Read: Cold Dish by Craig Johnson, 2005, 9780670033690.
I reserved this after reading several recommendations regarding a later novel in the series off the Forgotten Books postings. This was okay. I was not sure what to expect. The main character, Walt, is self deprecating and humorous at times. Not too angsty, but enough.
Walt is a widower with a grown daughter living in Philadelphia. Walt is the Sheriff in his rural Wyoming County with only two full-time Deputies, one of whom he hates. Walt's best pal is a Cheyenne guy he grew up with, Henry Standing Bear.
Walt has been drinking too much the past four years since his wife's cancer death. His daughter - who never speaks or appears in the story - and others have been discussing about getting him to move on and date some women. Walt gets hooked up with local rich gal. There seem to be a fair amount of rich people who come to enjoy the mountains.
Walt has also been maudlin the past two years over the gang-rape of a fetal alcohol syndrome Cheyenne girl who is also Henry's niece. The rapists got off easy; two years in a juvenile facility. Walt gets a call about a body out in a field. Sheriff's Department investigate and find the deceased is one of the rapists. Walt and smarter deputy investigate. Walt gets hot for local rich gal. Walt drinks too much. Things happen. A second rapist also shot with a .45-70. More things happen. Walt and Henry caught in blizzard with Henry shot. Walt figures out the shooter. Walt shoots shooter from about 700 yards out with his own .45-70. Walt watches shooter, his new gal-pal-to-be blow her brains out. Hint: she was the killer. Walt inherits dead gal's dog. Walt and dog live happily ever after.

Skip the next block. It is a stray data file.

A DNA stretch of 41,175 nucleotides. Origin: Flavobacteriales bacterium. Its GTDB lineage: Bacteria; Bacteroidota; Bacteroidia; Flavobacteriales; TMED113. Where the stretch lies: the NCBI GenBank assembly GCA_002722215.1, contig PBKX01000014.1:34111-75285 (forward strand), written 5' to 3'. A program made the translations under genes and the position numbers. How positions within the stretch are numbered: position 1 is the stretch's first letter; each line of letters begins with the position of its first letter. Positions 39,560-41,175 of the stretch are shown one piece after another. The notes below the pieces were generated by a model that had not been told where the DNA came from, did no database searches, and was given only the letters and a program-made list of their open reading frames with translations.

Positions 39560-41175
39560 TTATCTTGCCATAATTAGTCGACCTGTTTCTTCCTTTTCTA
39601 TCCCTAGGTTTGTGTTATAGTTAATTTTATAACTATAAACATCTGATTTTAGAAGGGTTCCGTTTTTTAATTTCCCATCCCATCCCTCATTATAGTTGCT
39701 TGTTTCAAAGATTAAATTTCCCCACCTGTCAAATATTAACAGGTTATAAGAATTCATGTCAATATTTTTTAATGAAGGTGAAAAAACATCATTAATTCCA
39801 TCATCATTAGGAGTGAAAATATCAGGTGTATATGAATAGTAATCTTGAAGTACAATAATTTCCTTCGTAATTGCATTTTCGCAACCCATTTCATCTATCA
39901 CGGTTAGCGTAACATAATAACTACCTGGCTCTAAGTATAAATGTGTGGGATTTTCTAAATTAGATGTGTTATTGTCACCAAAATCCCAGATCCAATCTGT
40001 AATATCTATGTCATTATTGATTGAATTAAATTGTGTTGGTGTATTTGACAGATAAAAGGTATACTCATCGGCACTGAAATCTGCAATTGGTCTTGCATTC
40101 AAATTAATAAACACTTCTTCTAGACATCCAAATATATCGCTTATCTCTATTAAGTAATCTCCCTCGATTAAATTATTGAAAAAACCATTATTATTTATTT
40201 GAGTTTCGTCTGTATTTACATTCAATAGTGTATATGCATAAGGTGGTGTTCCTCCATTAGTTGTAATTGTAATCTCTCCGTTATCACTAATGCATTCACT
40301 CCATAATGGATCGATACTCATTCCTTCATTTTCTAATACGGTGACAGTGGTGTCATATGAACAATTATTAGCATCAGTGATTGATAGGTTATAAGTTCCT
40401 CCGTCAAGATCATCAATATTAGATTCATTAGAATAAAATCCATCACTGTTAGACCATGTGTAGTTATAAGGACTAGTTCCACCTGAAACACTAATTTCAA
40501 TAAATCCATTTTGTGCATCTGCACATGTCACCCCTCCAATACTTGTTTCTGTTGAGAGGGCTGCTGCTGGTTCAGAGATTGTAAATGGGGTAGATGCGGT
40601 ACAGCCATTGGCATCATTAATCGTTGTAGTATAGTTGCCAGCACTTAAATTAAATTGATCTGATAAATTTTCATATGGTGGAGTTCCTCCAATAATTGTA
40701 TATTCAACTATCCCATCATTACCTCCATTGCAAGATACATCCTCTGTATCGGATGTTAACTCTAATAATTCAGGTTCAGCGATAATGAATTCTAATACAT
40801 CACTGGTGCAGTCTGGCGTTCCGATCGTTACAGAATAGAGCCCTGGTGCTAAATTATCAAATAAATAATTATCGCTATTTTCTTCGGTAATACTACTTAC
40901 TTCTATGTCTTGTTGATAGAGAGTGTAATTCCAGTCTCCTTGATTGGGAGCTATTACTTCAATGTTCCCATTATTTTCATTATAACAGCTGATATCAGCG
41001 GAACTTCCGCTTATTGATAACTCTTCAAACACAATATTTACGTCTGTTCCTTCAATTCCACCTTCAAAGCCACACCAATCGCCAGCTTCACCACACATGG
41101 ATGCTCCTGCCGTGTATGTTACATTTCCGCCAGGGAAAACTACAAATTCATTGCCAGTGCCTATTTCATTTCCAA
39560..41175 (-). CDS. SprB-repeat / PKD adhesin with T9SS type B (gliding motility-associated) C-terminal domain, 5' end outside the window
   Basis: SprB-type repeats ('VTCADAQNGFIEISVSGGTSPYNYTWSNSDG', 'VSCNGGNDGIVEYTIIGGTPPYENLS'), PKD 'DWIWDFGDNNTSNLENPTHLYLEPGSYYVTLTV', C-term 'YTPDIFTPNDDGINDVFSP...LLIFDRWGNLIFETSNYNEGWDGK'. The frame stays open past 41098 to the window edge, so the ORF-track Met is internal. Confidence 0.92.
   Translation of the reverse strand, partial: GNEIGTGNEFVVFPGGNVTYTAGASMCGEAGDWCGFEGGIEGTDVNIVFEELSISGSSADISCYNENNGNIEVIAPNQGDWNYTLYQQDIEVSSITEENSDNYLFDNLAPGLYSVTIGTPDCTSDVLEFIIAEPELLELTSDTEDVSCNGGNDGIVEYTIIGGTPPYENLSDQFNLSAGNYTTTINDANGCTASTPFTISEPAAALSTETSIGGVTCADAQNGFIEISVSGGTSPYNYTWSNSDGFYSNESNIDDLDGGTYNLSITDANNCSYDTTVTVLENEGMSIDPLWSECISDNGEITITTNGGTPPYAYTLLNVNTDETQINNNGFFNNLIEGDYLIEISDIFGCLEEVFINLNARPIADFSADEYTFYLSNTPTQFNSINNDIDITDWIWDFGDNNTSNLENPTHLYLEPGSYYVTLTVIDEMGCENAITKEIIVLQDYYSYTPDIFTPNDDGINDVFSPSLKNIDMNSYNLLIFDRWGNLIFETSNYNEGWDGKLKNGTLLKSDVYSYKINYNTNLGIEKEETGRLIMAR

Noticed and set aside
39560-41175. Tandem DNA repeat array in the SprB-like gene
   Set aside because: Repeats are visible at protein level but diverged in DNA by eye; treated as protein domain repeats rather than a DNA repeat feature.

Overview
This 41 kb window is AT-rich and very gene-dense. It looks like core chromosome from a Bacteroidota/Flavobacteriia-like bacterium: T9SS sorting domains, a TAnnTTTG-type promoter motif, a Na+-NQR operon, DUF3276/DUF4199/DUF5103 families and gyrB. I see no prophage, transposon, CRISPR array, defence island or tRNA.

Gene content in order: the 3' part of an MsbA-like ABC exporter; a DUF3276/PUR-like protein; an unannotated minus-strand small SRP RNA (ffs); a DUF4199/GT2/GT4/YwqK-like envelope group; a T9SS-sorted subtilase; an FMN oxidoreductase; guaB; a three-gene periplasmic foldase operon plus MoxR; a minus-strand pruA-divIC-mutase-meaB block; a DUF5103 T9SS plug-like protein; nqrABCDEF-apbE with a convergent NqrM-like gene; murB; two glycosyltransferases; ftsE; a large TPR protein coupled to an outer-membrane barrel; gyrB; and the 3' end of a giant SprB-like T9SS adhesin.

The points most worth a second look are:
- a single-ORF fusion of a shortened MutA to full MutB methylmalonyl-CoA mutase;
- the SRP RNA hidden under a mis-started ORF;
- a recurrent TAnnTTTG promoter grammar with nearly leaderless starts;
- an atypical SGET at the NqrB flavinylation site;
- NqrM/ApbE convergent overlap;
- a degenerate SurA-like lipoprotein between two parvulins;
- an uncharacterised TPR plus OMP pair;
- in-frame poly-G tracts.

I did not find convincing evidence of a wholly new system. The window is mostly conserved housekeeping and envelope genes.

1. Johnson does not clearly identify which character is speaking. I often had to go back a line or two to figure it out.
2. Johnson also does not use the narration fill in all sorts of gaps about cop language/lingo, forensic talk, local lingo and geographic knowledge and tidbits. I was fine with that.
3. .45-70 love.
4. Colt 1911 love.
5. Pick-up truck love.
6. Mystic Indian ghost love. A small part of the novel involves the Cheyenne Death Rifle (or something like that). The rifle is an old Sharp's left over from the Indian Wars. The rifle is followed by Indian ghosts and Walt feels there presence. Then he sees and hears their presence when he has to carry Henry out of the mountains.
7. 700 yards, off-hand, with a big, heavy .45-70? Yeah, right.